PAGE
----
California Fires Map Update: Thomas Fire Forces Evacuations, School Closures in Santa Barbara

Sofia Lotto Persio

Thousands of people have been forced to flee their homes in the Santa Barbara County as Thomas, California’s fifth worst blaze since 1932, rages across the state. 

An evacuation order for the county was issued on Sunday as the fire continued to move west along the coast.

“Fire will continue to threaten the communities of Carpenteria, Summerland, Montecito and surrounding areas. Evacuation operations will occur ahead of westward fire growth,” the authorities said in a bulletin last updated on Sunday evening.

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Around 5,000 residents are affected by evacuations orders near Santa Barbara and about 100 miles northwest of Los Angeles. Some 18,000 homes are under threat, the Los Angeles Times reported.


So far, Thomas has burned 230,000 acres of land and 10 percent of the blaze has been contained, authorities said on Sunday evening, down from 15 percent earlier in the day.

“This is a menacing fire, certainly, but we have a lot of people working very diligently to bring it under control," Santa Barbara County Sheriff Bill Brown told the media at a press conference, quoted by Reuters.

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Other fires that have been sweeping through California, forcing the evacuation of more than 200,000 people for the past week, have largely been dealt with and all evacuation orders lifted.

The Liberty fire has now been completely contained, while the Creek and Rye fires in Los Angeles County were almost extinguished. The Skirball fire in Los Angeles’s Bel-Air neighborhood was 85 percent contained, while the 4,100-acre Lilac fire north of San Diego was 75 percent.


The Thomas fire has affected nearly 1,000 structures, destroying at least 790 and damaging 191 on its path since it first started on December 4, according to state authorities. One casualty has been reported in the last week, a 70-year-old woman who died in a car accident as she evacuated Ventura County. In San Diego, 46 horses were killed at a training facility.

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The fire has caused power outages and surges in the Santa Barbara area, affecting up to 85,000 people, according to the Southern California Edison utility company. The power outages affected homes, businesses and other institutions such as UC Santa Barbara, whose university chancellor Henry T. Yang decided to postpone final exams until January due to disruptions to the IT system.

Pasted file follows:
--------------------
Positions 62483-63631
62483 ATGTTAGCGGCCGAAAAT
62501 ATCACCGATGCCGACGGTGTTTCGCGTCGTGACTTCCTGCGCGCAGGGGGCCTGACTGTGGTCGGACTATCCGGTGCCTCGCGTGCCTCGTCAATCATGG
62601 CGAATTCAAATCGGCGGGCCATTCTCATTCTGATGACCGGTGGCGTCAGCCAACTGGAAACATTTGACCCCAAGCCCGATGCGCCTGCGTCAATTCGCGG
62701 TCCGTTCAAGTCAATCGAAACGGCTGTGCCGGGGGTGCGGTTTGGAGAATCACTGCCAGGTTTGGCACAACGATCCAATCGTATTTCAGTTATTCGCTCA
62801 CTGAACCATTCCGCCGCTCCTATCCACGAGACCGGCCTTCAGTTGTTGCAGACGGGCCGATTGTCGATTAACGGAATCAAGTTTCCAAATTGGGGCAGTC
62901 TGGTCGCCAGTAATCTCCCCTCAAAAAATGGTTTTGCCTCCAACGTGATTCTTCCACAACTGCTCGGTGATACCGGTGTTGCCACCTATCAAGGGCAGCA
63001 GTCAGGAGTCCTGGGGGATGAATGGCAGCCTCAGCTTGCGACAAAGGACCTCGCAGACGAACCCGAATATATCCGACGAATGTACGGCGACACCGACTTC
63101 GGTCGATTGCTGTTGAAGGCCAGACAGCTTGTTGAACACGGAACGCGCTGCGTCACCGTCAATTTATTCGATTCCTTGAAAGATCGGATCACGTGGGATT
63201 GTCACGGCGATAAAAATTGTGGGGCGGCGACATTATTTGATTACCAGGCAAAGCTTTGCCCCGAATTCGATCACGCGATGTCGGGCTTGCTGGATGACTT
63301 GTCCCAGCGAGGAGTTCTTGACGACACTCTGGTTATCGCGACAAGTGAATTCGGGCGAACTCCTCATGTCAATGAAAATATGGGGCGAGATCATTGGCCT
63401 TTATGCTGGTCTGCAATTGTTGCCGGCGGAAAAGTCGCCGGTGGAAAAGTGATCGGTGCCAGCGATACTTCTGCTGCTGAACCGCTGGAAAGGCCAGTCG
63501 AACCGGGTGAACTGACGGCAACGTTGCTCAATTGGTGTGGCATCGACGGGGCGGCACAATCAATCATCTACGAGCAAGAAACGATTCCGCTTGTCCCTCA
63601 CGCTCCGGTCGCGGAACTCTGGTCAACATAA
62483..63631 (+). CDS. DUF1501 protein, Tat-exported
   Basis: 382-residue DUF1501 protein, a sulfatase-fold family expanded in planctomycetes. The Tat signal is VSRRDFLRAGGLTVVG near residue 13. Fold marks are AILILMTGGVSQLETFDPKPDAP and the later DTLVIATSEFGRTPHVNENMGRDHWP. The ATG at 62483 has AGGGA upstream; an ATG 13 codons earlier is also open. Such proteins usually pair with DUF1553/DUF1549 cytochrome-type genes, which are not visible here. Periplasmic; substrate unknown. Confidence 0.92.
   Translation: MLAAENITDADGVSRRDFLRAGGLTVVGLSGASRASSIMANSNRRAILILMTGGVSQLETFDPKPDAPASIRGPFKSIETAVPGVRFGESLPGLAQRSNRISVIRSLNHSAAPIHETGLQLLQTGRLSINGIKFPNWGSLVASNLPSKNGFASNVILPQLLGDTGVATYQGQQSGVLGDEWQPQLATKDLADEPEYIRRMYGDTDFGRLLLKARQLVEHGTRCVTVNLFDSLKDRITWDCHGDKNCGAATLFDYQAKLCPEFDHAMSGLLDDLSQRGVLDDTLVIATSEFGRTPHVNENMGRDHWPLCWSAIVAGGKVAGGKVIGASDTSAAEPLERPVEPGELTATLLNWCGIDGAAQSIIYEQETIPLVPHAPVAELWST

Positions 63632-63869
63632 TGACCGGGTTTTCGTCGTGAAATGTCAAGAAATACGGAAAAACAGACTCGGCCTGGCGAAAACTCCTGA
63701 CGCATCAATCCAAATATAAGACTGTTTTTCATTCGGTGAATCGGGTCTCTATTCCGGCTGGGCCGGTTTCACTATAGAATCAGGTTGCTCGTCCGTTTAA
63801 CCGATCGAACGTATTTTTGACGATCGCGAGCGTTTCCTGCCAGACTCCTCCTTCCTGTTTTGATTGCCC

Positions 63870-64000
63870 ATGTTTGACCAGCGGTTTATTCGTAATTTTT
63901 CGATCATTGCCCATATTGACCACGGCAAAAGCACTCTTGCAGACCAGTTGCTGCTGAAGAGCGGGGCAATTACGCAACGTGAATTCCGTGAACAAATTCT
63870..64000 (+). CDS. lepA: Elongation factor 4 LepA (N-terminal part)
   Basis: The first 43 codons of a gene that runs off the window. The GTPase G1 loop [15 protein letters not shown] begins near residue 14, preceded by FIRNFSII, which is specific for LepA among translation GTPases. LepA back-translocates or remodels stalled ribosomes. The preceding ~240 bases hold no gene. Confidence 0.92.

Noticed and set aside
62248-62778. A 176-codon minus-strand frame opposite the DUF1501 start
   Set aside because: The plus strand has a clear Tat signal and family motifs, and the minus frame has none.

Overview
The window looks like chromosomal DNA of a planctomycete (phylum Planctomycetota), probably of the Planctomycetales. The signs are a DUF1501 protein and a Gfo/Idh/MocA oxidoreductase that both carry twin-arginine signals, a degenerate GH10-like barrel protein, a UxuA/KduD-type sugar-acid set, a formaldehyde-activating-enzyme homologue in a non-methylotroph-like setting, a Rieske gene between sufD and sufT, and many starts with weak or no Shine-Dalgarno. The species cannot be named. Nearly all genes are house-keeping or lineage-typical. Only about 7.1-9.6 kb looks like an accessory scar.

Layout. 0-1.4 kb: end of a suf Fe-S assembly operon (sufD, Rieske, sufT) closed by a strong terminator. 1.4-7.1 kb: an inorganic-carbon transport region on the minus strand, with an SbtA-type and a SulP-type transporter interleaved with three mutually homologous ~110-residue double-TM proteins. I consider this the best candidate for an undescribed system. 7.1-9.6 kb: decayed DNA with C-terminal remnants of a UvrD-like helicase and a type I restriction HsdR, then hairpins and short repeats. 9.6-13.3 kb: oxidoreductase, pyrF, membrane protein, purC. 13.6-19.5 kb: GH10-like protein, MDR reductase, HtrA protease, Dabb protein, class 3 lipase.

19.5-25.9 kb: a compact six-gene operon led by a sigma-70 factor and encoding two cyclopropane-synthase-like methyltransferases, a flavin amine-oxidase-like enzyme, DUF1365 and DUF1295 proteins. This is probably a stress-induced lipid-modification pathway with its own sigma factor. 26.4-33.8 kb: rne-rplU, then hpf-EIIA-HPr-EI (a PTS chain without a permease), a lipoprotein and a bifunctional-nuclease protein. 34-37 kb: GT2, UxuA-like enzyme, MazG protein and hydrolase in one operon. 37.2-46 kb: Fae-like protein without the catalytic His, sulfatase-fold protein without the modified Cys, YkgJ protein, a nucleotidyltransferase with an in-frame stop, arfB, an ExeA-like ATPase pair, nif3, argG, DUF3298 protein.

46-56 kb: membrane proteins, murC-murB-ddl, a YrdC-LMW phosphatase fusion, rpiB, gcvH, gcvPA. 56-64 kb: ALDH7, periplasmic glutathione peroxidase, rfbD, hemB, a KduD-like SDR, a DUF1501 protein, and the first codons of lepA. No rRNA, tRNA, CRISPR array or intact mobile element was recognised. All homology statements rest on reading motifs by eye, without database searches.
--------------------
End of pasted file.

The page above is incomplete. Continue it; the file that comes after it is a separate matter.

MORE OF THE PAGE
Most schools in the area will remain closed on Monday and some for longer, Santa Barbara County government said.

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Firefighters attack the Thomas fire’s north flank with backfires as they continue to fight a massive wildfire north of Los Angeles, near Ojai, California. Gene Blevins/Reuters

California has suffered its worst fire season on record this year. Blazes that hit Northern California’s wine country in October killed more than 40 people. California Governor Jerry Brown called the situation “unprecedented” and blamed President Donald Trump for his stand on climate change.

“The fire season used to be a few months in the summer, now it's almost year-long. These fires are unprecedented. We've never seen anything like it. Scientists are telling us, 'This is the kind of stuff that's gonna happen.' And we gotta deal with it,” Brown told CBS 60 Minutes on Sunday.

“I'd say to Mr. Trump, take a deeper look. Now is not the time to undo what every country in the world is committed to,” he said, referring to the president’s decision to withdraw the U.S. from the Paris climate agreement.

“I don't think President Trump has a fear of the Lord, the fear of the wrath of God, which leads one to more humility. And this is such a reckless disregard for the truth and for the existential consequences that can be unleashed,” Brown added.

This article was first written by Newsweek

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